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  #1  
Old 08-22-2010, 07:27 PM
Inna-propriate-da-vida
 
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Crabgrass and how to kill it

This year saw an incredible invasion of crabgrass, literally took over 1/2 of my lawn. Anyone have any good methods of getting rid of it? This stuff is very thick and seems to have squeezed out the nice grass. My initial idea was to rototill, rake and reseed, but Swamp has suggested not tilling. (Thanks Swamp, I really didn't feel like tackling that job...) Suggestion was to cut very short and over seed. My question - would letting it burn after being cut short be beneficial? maybe spreading plastic or tarps over it to kill it, then overseeding?

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  #2  
Old 08-22-2010, 07:52 PM
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Quote:
Originally Posted by cmbdiesel View Post
This year saw an incredible invasion of crabgrass, literally took over 1/2 of my lawn. Anyone have any good methods of getting rid of it? This stuff is very thick and seems to have squeezed out the nice grass. My initial idea was to rototill, rake and reseed, but Swamp has suggested not tilling. (Thanks Swamp, I really didn't feel like tackling that job...) Suggestion was to cut very short and over seed. My question - would letting it burn after being cut short be beneficial? maybe spreading plastic or tarps over it to kill it, then overseeding?
Drink some cheap beer and piss on the crab grass. Hey it worked for me.
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Old 08-22-2010, 08:09 PM
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I believe that crabgrass is an annual; ie, it does not automatically return next year. this year's high heat and dry summer caused a lot of growth.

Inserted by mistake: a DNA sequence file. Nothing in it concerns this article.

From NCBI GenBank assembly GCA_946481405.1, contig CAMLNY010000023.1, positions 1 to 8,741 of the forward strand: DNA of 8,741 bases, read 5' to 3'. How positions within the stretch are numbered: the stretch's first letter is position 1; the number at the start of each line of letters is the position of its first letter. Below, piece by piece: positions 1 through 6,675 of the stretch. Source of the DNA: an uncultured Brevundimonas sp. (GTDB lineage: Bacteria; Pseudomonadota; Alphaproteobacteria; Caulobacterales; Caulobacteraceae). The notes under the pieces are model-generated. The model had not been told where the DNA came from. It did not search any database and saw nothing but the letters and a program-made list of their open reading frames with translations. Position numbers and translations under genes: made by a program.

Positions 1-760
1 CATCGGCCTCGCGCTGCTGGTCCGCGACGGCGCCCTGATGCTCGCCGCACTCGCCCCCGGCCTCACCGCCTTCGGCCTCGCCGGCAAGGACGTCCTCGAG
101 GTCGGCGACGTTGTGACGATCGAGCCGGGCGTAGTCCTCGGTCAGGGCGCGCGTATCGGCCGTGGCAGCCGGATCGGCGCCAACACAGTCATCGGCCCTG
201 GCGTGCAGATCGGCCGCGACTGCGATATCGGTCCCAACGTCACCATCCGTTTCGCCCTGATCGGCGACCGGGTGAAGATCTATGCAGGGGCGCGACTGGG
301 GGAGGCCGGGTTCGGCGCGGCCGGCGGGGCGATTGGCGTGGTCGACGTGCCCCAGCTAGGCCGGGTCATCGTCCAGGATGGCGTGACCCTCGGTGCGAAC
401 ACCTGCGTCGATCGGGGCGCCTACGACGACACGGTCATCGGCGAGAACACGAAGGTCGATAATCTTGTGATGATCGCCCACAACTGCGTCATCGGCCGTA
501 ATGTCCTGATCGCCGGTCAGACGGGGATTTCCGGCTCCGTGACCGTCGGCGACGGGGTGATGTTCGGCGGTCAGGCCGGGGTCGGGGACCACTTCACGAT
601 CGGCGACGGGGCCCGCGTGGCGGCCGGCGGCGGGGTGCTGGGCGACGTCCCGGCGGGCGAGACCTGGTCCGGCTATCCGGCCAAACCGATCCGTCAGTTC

I believe the best solution is to over-seed your lawn this fall so that the good grass gets a start. Then, next spring, use a pre-emergent weed 'n feed. ( I prefer Scotts). That will prevent next years' crab grass crop from sprouting your yard. Use the good grass to crowd out whatever comes up.
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Old 08-22-2010, 08:16 PM
Inna-propriate-da-vida
 
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Originally Posted by The Clk Man View Post
Drink some cheap beer and piss on the crab grass. Hey it worked for me.
I make my own... of both, and I have been applying the latter liberally for some time now. hasn't killed the crabgrass, but it makes me feel better
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On some nights I still believe that a car with the fuel gauge on empty can run about fifty more miles if you have the right music very loud on the radio. - HST

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Old 08-22-2010, 08:17 PM
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Here is one suggestion: (Please investigate further if this is what you need!)

http://www.nrrbs.com.au/chemicalsfusilade.htm
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  #6  
Old 08-22-2010, 08:18 PM
Inna-propriate-da-vida
 
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Quote:
Originally Posted by MS Fowler View Post
I believe that crabgrass is an annual; ie, it does not automatically return next year. this year's high heat and dry summer caused a lot of growth.

I believe the best solution is to over-seed your lawn this fall so that the good grass gets a start. Then, next spring, use a pre-emergent weed 'n feed. ( I prefer Scotts). That will prevent next years' crab grass crop from sprouting your yard. Use the good grass to crowd out whatever comes up.
I did not know that. You have just given me hope where there was none

So we have mowing it close, then overseeding, maybe some fall fertilization?
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On some nights I still believe that a car with the fuel gauge on empty can run about fifty more miles if you have the right music very loud on the radio. - HST

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  #7